I have on two previous summer occasions attempted to describe a view. I am not sure about the success of the previous two attempts but, undeterred, I will try again.
The previous articles were both triggered by some nostalgic ambience that attached a previous experience to the present.Some long-lingering thought is suddenly thrust into the foreground in an involuntary manner in the same way that a smell can take you back to school or some ancient picnic.
The sea always focuses the memory. In this case it is silver, reflecting the sun's rays as the day comes towards a close.Sundown - Sundowner - Over the yardarm - a strong scent of Bombay Sapphire gin with a slice of bacon.A reflection on the day - a reflection on the water.A battered cactus tells you that this is the Mediterranean, with its particular shade of white/green.Geraniums to guard against adder invasion and scrub hanging onto the rocks.What rocks! A concrete mix of uneven lumps of stone.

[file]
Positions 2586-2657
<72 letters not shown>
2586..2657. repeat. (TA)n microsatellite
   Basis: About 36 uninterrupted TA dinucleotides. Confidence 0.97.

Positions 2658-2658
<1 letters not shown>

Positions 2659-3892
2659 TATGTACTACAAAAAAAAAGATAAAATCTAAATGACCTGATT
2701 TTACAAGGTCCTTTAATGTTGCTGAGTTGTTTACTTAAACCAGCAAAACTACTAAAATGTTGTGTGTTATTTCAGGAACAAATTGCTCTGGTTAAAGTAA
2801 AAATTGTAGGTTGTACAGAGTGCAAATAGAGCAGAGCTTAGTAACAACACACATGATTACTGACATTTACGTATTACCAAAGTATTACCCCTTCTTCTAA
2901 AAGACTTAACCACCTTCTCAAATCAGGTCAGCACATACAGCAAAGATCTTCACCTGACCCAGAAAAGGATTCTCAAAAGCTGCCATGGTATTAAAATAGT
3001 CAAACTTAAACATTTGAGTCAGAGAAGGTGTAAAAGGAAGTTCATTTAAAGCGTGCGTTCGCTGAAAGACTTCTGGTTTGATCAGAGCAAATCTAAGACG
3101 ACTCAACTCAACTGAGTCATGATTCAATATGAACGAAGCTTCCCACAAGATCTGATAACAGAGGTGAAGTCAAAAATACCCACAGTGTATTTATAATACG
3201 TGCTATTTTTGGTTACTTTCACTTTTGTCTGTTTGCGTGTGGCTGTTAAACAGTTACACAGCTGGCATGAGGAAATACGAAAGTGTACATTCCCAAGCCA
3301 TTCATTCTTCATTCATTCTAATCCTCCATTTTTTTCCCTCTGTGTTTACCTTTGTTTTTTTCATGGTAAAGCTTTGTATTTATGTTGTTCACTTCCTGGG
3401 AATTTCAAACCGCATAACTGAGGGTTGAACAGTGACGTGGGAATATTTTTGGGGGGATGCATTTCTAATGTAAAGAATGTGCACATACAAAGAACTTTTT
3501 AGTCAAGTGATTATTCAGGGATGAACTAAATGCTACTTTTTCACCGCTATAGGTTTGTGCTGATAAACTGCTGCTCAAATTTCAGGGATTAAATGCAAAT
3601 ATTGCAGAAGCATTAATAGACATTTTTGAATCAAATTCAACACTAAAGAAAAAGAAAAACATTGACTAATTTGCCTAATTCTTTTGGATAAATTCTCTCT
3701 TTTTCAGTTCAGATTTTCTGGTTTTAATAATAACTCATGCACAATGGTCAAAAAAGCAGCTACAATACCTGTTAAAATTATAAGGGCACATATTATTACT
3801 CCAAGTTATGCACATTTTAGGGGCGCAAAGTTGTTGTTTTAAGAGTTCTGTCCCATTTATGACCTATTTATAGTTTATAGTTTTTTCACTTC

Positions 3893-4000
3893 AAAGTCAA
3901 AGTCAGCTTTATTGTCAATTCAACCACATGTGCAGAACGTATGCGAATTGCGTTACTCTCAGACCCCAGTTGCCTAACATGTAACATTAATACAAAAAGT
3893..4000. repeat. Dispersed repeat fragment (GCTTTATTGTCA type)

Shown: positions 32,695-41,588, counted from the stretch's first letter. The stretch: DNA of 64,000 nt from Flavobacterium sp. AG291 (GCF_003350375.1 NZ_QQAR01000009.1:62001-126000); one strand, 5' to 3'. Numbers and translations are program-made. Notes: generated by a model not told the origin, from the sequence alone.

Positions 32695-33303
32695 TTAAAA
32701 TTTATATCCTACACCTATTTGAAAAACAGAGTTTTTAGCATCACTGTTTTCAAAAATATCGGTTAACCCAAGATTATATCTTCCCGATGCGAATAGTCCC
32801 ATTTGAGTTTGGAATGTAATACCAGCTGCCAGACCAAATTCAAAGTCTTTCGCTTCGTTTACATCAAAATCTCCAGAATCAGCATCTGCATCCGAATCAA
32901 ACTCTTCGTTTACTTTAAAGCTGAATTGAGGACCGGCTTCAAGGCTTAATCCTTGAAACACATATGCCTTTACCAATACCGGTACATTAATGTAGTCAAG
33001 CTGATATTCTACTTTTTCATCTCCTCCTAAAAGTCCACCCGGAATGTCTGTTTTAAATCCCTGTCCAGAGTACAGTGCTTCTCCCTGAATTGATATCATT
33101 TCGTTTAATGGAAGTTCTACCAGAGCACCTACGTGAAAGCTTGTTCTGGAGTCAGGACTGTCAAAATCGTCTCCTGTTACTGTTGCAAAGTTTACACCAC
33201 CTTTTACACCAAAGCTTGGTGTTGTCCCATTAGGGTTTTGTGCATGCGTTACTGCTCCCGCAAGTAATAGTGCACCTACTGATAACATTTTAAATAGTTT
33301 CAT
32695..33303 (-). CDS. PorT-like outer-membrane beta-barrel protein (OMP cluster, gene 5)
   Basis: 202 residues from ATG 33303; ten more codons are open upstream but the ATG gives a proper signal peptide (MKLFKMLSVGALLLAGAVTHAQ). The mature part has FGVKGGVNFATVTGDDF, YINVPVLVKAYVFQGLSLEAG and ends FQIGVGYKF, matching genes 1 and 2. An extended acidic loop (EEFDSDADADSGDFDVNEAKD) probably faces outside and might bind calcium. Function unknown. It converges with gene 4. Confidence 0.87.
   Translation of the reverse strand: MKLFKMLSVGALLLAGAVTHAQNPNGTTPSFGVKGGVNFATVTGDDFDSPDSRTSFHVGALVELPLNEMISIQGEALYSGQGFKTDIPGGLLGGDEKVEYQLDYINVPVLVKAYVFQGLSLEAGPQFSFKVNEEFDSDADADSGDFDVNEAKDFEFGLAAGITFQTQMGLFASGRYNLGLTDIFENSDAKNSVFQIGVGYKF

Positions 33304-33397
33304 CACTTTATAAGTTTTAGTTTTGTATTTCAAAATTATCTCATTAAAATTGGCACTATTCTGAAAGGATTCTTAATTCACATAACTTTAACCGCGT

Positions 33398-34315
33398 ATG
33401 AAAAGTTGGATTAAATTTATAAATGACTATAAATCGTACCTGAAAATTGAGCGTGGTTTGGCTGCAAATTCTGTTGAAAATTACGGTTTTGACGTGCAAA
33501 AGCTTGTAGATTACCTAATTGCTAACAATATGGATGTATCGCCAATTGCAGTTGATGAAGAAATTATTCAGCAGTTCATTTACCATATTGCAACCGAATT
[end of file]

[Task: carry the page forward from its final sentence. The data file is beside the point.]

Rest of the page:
A monastery guards the coast, with monks contemplating the nothingness of the horizon.A yacht sails off towards it.
A framed view - a picture postcard.
This view could be in any number of tour operators'brochures. It is the view that awakens the reader on Sunday morning breakfast in mid-February.A looking forward.
An anticipation of times not working.A dream that turns grey to blue, as skin turns from white, through red, to tan.
This image is now destroyed for us, in the same way that Waterstone's made Vivaldi's Four Seasons impossible to listen to. It is a marketing tool that, for many people, creates disappointment on arrival.
Looking carefully can, occasionally, result in disappointment.
WA, from the view below